TERM:  202021 Fall 
COURSE NUMBER: 
CHEM 371 
COURSE TITLE: 
Quantum Mechanics and Spectroscopy 
NAME OF INSTRUCTOR: 
Dr. Alyx Thiessen 
CREDIT WEIGHT AND WEEKLY TIME DISTRIBUTION: 
credits 3(hrs lect 3  hrs sem 0  hrs lab 3) 
COURSE DESCRIPTION: 
This course focusses on developing a quantum mechanical
understanding of chemistry. Quantum mechanical models are developed and
applied to help students understand rotational, vibrational, electronic
spectroscopy, and bonding. The connection to quantum chemical
calculations is explored. NMR spectroscopy is also discussed from a
quantum mechanical perspective.
Prerequisites: CHEM 370 
REQUIRED MATERIALS: 
 Engel, T. and Reid, P. Physical Chemistry, 3rd Edition, Pearson Benjamin Cummings, San Francisco 2013.
 Spartan Student, v. 8, Wavefunction, Inc., Irvine 2020. (Available on computers in Computer Lab.)

MARK DISTRIBUTION IN PERCENT: 

Midterms  30% 
Labs  20% 
Exam  20% 
Assignments  15% 
Participation, group work  10% 
Weekly Feedback  5%    
 100% 

COURSE OBJECTIVES:   A. Depth and Breadth of Knowledge
 1. Discuss how quantum mechanics differs from classical mechanics
 2. Understand, articulate, and apply core quantum mechanical ideas
 3.
Understand how to derive and interpret basic quantum mechanical
problems including particle in a box, harmonic oscillator, rigid rotor,
and the hydrogen atom
 4. Understand spectroscopic
experiments and molecular structure in the context of quantum
mechanical models. Appreciate the range of physical parameters that can
be determined to describe molecular and atomic properties.
 5.
Analyze and interpret various spectra (electronic, vibrational, etc.),
understanding what information can be gained from different levels of
analysis
 6. Understand the basic principles of quantum
mechanical calculations focusing on the form and purpose of basis sets
and methods of calculation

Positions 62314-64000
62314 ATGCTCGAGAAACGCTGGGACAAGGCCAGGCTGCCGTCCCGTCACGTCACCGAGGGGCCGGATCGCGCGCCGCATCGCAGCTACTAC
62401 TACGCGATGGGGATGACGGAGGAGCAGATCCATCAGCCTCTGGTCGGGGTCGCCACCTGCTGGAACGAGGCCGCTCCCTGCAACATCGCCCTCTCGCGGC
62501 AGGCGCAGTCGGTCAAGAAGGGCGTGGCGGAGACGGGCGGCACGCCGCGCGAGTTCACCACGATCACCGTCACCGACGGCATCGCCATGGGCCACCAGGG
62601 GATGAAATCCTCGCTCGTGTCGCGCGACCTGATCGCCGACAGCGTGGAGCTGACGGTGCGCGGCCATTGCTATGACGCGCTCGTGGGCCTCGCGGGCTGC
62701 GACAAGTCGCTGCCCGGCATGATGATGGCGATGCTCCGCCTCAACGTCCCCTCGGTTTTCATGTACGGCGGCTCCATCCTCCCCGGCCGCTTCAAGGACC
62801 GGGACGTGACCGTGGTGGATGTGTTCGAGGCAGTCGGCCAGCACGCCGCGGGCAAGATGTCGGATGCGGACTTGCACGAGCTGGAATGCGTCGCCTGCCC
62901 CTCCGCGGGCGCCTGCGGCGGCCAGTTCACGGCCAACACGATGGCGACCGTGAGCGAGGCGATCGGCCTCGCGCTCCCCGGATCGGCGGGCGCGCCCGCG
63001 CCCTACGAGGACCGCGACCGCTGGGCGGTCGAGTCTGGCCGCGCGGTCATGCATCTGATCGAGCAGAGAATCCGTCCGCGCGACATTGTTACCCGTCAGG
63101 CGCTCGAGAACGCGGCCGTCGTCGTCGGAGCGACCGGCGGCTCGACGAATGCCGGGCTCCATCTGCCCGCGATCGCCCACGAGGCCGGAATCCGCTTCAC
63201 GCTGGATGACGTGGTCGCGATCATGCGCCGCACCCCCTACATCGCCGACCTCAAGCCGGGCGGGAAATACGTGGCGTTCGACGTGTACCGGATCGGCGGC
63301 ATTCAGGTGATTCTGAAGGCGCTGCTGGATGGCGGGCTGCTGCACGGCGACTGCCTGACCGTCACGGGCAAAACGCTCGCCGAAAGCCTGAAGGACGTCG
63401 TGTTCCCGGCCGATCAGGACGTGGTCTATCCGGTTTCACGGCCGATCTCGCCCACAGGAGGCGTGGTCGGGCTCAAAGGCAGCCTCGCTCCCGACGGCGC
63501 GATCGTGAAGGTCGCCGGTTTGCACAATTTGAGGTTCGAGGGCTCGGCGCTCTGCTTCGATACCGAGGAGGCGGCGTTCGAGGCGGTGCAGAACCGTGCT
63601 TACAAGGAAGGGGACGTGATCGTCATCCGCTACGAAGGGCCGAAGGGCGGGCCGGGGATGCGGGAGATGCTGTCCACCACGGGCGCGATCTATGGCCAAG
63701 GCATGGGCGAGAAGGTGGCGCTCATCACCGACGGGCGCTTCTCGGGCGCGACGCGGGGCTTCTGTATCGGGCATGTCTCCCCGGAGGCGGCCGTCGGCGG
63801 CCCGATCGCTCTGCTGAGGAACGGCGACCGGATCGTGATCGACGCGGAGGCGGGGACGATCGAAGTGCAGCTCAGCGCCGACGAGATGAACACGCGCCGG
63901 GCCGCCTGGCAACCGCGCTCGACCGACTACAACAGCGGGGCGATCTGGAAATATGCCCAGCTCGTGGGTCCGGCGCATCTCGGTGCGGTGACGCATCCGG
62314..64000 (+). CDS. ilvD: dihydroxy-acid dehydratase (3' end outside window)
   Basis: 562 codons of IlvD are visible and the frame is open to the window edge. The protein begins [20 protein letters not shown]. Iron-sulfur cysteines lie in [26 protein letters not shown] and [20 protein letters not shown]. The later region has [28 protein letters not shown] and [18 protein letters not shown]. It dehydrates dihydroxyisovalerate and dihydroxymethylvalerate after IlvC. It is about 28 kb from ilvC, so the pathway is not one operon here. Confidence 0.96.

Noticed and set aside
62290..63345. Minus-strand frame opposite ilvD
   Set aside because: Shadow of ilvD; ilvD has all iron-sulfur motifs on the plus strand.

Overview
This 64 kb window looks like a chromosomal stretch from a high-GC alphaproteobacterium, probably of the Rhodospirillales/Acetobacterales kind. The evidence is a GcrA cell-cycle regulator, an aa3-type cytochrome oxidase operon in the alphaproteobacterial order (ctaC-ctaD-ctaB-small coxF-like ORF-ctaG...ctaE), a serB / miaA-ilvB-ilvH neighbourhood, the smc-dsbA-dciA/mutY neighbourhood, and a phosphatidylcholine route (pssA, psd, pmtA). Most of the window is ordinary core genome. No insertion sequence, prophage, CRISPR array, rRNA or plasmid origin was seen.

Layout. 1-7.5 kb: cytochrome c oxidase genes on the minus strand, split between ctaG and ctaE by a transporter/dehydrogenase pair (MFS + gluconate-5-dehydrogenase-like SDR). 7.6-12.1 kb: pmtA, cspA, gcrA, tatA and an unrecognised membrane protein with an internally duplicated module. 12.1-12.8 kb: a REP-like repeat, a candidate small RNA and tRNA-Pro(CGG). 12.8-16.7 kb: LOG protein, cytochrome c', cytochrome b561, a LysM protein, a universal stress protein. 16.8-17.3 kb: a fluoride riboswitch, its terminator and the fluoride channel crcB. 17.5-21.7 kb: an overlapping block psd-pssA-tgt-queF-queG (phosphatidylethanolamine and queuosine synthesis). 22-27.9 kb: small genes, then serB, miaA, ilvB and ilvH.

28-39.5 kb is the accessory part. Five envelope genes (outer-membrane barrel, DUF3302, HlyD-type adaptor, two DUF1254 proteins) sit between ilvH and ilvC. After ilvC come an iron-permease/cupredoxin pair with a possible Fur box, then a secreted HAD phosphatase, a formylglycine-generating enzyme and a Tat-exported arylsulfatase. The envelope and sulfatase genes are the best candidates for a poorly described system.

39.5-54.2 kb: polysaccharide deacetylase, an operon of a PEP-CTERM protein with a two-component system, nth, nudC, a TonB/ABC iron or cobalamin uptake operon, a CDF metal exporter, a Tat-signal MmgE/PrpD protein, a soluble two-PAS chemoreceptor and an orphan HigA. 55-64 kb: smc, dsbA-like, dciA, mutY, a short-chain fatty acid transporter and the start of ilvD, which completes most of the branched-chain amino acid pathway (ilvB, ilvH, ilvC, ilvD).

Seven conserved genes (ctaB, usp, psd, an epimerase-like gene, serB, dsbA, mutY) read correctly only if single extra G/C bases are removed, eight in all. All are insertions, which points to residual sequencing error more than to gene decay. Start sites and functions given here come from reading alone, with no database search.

7. Explain the theory behind NMR, the vast array of information that can be gained, and the reason for NMR’s massive versatility
 8. Connect the understanding of conceptual models, mathematical descriptions and experimental spectroscopic data.
 B. Knowledge of Methodologies
 1. Use mathematical tools and methods to describe quantum mechanical problems
 2. Use the Schrodinger equation to calculate observables and determine quantization
 3. Know the different types of modern computational chemistry and how they relate to specific problems
 4. Describe how key instruments function and the quantum mechanical principles behind their operation
 C. Application of Knowledge
 1. Be able of interpret spectra and asses the knowledge that can be gained from each type of spectroscopy
 2.
Perform quantum chemical calculations and asses the results, focusing
on the use of appropriate basis sets and computational methods.
 3. Appreciate how experiment influences theory and theory in turn influences experiment
 D. Communication Skills
 1. Create proper tables, figures, and graphs for the representation of experimental data
 2. Written communication of results and interpretation
 3. Oral communication of concepts and data
 E. Awareness of the Limits of Knowledge
 1. Appreciate how quantum chemistry is a model of the molecular and atomic world
 2.
Relate the way we use models for describing the molecular world to the
way we use mental models in other areas of thinking; theology,
politics, literature, etc.
 3. Know when quantum mechanics is required for solving a problem and its limitations
 4.
Understand what different spectroscopies can tell chemist and how
different factors can limit the amount of information that can be
obtained
 F. Maturity and Professional Capacity
 1. Develop scientific communication skills
 2. Utilize and interpret scientific literature
 3. Practice writing for a professional audience
 G. Respect and Appreciation for the Discipline
 1. Marvel at how the amazing advances in quantum chemistry improve our understanding of the world around us.
 2.
Appreciate that quantum mechanics is a human made description of the
molecular world subject to the same strengths and limitations as other
models and descriptions.
 3. Understand that the
development of these ideas, models, and theories has taken place over a
hundred years and that it is a truly human activity

LECTURE SCHEDULE: 
 The basics of quantum mechanics
 Quantum mechanical postulates
 Using QM for simple systems
 Particle in a box in the real world
 Commuting with Uncertainty
 Understanding rotational and vibrational spectra
 Rigid rotor and harmonic oscillator
 Rotational and vibrational spectroscopy
 Understanding electronic spectroscopy
 The chemical bond in diatomics
 Nuclear magnetic resonance